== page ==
Teaching Piano Students to be “Let Go” Players

Boy-jumping-off-a-cliff1Piano Students Need to Let Go!

Nicholas was playing the Beethoven Minuet in G Major when he suddenly lost his place in the trio section. “Ms. Hall where am I?” he asked. “Second line, second measure” I answered. My student then did something rather strange. He pointed to the measure with his nose. “You mean right here?” he asked again. I have seen this behavior before. This boy doesn’t want to let go of the keys. He is hanging on for dear life as though he may never find them again.

There is definitely a fear among less experienced players that they will lose their bearings on the keyboard. They feel that by being in close contact with the keys they will lessen the chances of making a mistake. It’s kind of like walking on a winding mountain trail, hugging side as closely as possible for fear of falling off of the edge. Just hang on and everything will OK.

But will it? While may or may not increase the chances of playing accurately this overly cautious playing can’t be very much fun for the player or an audience. In the end, this “Hang On” playing is not very musical and it’s not what I want for my students. I want my students to be “Let Go” players.

Playing the Piano is Fun!

I tell my students that in order to be a “Let Go” player you have to let go of the idea that playing the piano is something to worry about. Playing the piano is supposed to be fun! With some careful practice and the right mindset it can be. Let me explain how I teach my piano students to be “Let Go” players.

Right from the start while teaching piano students I teach beginners to lift and relax their hands. We practice playing a note using the pad of each finger and then lifting and gently closing the hand as if picking something up. After that, we work with several notes at a time, and them all five fingers. Playing, lifting and relaxing. I remind my students to relax and have fun. If I see a student getting nervous or hanging on to the keys I have them go back to their simple “Let Go” exercises.

For more advanced players I believe the key is to choose appropriate repertoire and practice letting go. If a piece is too difficult it is natural for a student to become stressed. Stress causes the student to be fearful of making mistakes, resulting in a stiff or “Hang On” style of playing. To combat this I intentionally have my students practice slowly with relaxed arms and hands. I use a “place and play” technique for practicing. This is especially effective for left-hand jumps. It works like this; play a note then go to the next note or chord as quickly as possible, place your fingers on the keys before depressing them. This allows muscle memory to come into play your hand and arm will remember just how far it has to go to get the right notes.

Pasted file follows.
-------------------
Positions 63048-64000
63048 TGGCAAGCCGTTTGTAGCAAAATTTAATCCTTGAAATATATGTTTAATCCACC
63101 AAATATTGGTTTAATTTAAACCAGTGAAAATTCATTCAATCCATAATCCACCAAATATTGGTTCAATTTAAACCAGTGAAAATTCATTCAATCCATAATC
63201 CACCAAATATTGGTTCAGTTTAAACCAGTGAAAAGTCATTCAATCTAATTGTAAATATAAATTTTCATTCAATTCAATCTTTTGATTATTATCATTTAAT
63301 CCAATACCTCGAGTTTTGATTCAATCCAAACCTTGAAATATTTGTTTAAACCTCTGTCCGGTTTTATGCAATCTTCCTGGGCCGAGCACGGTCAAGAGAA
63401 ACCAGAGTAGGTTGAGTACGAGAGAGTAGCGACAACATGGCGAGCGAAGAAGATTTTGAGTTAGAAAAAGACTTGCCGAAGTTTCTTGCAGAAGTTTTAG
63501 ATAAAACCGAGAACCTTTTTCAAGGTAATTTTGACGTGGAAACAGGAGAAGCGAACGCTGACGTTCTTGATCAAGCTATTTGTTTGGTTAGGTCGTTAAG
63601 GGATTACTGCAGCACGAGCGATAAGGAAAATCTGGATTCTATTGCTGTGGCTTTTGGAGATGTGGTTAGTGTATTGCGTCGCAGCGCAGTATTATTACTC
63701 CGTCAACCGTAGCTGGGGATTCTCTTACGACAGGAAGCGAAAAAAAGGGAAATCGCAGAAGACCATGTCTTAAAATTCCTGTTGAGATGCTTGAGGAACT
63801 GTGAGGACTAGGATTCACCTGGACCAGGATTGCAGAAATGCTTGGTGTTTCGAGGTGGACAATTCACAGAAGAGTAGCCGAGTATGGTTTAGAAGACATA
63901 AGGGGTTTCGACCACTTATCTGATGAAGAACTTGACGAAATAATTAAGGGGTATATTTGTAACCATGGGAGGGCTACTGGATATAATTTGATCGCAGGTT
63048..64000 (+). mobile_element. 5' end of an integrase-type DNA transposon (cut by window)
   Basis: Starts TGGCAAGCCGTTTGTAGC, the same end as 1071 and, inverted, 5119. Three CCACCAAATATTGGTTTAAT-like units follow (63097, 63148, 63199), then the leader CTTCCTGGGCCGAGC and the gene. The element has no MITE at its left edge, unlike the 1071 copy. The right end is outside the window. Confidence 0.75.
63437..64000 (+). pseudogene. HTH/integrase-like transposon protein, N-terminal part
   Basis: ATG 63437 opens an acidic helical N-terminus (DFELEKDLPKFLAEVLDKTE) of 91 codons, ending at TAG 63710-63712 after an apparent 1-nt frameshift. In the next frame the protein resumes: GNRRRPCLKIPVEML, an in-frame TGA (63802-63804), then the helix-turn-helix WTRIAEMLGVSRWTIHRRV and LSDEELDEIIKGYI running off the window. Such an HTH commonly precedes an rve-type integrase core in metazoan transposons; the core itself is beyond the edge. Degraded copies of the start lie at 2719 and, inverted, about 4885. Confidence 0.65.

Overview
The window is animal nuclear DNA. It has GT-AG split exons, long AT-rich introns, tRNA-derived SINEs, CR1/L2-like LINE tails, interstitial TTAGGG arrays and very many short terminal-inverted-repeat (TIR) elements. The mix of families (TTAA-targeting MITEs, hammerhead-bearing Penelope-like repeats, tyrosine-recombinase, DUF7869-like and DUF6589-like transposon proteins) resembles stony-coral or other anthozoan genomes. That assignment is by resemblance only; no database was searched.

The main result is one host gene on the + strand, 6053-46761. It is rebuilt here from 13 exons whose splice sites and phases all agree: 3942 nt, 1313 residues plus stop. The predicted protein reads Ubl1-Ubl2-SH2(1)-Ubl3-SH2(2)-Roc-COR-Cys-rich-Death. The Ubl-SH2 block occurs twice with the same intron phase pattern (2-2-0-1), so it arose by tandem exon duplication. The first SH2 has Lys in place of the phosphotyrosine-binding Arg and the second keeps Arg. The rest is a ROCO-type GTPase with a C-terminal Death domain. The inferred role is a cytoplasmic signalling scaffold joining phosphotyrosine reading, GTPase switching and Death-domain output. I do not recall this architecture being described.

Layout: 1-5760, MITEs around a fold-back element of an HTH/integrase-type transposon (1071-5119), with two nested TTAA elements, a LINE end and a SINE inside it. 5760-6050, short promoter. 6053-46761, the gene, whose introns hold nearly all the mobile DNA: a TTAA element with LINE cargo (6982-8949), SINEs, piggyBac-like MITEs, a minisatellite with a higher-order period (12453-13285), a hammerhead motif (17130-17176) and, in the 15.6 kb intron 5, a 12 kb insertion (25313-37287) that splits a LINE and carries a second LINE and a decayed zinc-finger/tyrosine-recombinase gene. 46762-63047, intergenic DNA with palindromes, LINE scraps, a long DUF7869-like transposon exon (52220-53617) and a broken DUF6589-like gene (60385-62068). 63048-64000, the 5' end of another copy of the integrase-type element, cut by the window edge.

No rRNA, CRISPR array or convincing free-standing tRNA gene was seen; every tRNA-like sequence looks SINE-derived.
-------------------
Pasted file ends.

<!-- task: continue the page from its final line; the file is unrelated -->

Something else that really helps is demonstrating “Let Go” playing while working with students and having the watch great concert pianists. This way they can see what “Let Go” playing looks like. I point out to them that music is a performance art and performance is about watching as well as listening. How we sound, look, and feel while we play determines the experience our audience will have.

I also make it a point to refer to my students as “pianists” from the very first lesson. I want them to see themselves as real musicians. I let them know that it doesn’t matter if they are playing “Mary Had a Little Lamb” or a Chopin Etude their job is to make the music they are playing beautiful, interesting and meaningful. Because that is what the art of music is all about.

Read the post, “Love Will Keep Us Together Helping Students Fall in Love With the Piano”

Playing the Piano is About Letting Go!

It was Beethoven who said, “To play a wrong note is insignificant, to play without passion is inexcusable”. Making music is not about perfection. As much as we all strive for the error-free performance, mistakes happen. Sometimes big ones! But playing music is about being human, about connecting with others. It should be something that makes people happy, and that includes the performer.

So, in conclusion, being a “Let Go” player is about preparing the music well and then enjoying the experience of playing the music. Playing the piano is awesome! That’s why (almost) everyone wishes they could. I encourage my students to have fun let go and play!

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